This past weekend, at the Mount Vernon Democratic Committee straw poll, Democratic candidates for Virginia Governor, Virginia Lieutenant Governor and Virginia Attorney General made their cases to the voters and faced their first hurdle toward winning statewide office.
Every candidate showed up with just one glaring exception: Gubernatorial candidate Terry McAuliffe, who didn’t even bother to show. For someone who’s shown so little interest in Virginia politics before he decided to run for Governor, skipping one of the state’s biggest cattle calls doesn’t bode well for his campaign.
In McAuliffe’s absence, Brian Moran brought down the house and won the straw poll in a landslide:
83 – Brian Moran
43 – Creigh Deeds
33 – Terry McAuliffe
You know what they say–if you don’t show up and ask for people’s votes, you won’t get them.
For Lieutenant Governor, Jody Wagner–VA’s Secretary of Finance–beat the other contenders by a healthy margin:
62 – Jody Wagner
44 – Jon Bowerbank
18 – Pat Edmonson
15 – Mike Signer
10 – Rich Savage
Delegate Steve Shannon, the only Democrat running for Attorney General, won universal praise for his campaign.
As it stands, the Gubernatorial race seems to be shaping up as a two-man contest between McAuliffe and Moran, while Deeds is quickly fading. One of the problems for Deeds is that he’s holding onto his seat in the Virginia Senate, which means he’s bound by campaign finance laws in terms of when and how he can raise and spend campaign cash.
Couple that with the fact that Deeds’ base is in sparsely-populated Southern Virginia–as opposed to Moran and McAuliffe, who hail from heavily-populated Northern Virginia–and you have a recipe for near-certain defeat.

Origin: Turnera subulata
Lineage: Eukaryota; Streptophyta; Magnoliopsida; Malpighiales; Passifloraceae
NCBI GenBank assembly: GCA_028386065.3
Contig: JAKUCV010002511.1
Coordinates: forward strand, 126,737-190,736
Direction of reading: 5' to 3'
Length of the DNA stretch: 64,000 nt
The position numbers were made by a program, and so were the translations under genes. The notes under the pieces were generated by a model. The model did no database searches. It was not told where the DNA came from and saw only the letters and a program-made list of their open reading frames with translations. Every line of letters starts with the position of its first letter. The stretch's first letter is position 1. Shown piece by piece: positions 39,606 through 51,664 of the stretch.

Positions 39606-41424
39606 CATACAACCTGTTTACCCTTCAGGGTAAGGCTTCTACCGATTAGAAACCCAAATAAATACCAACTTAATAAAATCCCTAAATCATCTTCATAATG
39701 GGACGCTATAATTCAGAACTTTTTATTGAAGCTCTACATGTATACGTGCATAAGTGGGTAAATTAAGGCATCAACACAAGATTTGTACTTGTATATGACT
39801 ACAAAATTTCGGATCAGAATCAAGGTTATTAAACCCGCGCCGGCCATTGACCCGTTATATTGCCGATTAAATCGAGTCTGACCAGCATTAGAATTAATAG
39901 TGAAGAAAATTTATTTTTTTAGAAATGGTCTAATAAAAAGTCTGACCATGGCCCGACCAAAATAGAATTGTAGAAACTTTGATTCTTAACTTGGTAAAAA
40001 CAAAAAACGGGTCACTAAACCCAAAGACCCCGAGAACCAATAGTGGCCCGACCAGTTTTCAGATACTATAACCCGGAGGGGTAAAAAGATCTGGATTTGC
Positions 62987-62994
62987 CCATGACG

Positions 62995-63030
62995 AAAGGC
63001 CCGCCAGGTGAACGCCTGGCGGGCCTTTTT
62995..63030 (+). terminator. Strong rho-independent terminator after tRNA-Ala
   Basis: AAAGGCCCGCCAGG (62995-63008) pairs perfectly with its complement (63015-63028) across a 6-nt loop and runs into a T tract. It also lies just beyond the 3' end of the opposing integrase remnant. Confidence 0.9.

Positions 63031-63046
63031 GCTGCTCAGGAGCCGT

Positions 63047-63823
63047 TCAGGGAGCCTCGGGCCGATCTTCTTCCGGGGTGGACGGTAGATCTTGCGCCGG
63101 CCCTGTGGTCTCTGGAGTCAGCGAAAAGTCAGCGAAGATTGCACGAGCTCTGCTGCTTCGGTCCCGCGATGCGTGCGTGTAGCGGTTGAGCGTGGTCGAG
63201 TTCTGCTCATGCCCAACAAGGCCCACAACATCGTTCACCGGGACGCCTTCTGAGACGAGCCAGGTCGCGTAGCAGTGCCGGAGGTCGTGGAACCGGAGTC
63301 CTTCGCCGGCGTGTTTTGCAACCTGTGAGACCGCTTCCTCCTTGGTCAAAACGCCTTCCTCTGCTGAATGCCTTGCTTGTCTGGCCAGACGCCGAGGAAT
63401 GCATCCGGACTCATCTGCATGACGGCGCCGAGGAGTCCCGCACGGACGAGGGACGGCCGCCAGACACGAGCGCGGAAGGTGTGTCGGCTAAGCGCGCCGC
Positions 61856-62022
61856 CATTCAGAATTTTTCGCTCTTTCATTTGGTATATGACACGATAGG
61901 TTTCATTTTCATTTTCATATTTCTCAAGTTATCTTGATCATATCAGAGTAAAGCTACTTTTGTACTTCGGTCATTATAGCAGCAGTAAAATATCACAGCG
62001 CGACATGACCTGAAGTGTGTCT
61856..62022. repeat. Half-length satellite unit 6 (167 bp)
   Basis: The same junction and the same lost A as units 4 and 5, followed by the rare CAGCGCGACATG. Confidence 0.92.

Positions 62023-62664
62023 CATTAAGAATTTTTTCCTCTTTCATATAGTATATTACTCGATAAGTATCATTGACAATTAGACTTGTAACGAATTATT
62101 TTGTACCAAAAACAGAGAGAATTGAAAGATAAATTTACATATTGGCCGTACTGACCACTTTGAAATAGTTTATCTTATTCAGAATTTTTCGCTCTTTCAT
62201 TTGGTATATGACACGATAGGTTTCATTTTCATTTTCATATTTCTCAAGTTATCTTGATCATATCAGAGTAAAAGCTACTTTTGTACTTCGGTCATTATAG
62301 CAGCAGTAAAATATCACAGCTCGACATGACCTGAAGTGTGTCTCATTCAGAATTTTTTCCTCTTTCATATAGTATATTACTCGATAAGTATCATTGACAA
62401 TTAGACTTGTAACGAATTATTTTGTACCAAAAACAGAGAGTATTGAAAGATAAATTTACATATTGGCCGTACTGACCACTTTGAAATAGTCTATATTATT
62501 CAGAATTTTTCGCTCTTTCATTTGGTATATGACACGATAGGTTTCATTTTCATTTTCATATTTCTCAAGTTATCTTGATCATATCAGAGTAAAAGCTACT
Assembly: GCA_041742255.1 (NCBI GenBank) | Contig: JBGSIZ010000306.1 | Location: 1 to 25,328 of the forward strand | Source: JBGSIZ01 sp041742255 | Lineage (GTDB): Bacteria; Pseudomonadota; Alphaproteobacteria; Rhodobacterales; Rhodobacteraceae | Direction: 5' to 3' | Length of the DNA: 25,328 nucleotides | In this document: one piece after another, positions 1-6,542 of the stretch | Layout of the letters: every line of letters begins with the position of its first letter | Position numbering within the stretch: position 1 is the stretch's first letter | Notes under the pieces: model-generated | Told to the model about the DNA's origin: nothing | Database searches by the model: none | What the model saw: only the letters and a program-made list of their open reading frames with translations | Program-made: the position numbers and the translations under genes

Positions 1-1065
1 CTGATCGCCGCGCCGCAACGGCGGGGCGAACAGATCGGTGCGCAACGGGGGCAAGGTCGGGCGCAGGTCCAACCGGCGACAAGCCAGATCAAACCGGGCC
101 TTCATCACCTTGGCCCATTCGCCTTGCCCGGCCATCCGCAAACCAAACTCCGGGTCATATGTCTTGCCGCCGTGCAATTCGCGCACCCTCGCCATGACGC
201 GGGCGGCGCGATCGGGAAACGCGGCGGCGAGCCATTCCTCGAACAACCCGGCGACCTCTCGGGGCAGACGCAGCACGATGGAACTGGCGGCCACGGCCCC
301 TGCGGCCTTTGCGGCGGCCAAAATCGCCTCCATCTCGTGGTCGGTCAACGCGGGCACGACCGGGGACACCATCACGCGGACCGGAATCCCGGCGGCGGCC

McAuliffe is the well-known, well-funded establishment candidate while Moran is the progressive underdog; that’s the current dynamic of the race and it leaves nearly no room for Deeds. He should have a bigger role in the race, considering that he ran for statewide office in 2005 and lost by an extraordinarily slim margin; unfortunately for him, he’s just not out there aggressively selling his angle enough. Unless he takes some drastic action to change that, the dynamics of this race will leave him on the sidelines.
The Democratic Primary is June 9th. In all likelihood–barring some major change in the race–I will be voting for Brian Moran. But a lot can happen between now and the primary, so this certainly isn’t set in stone just yet.
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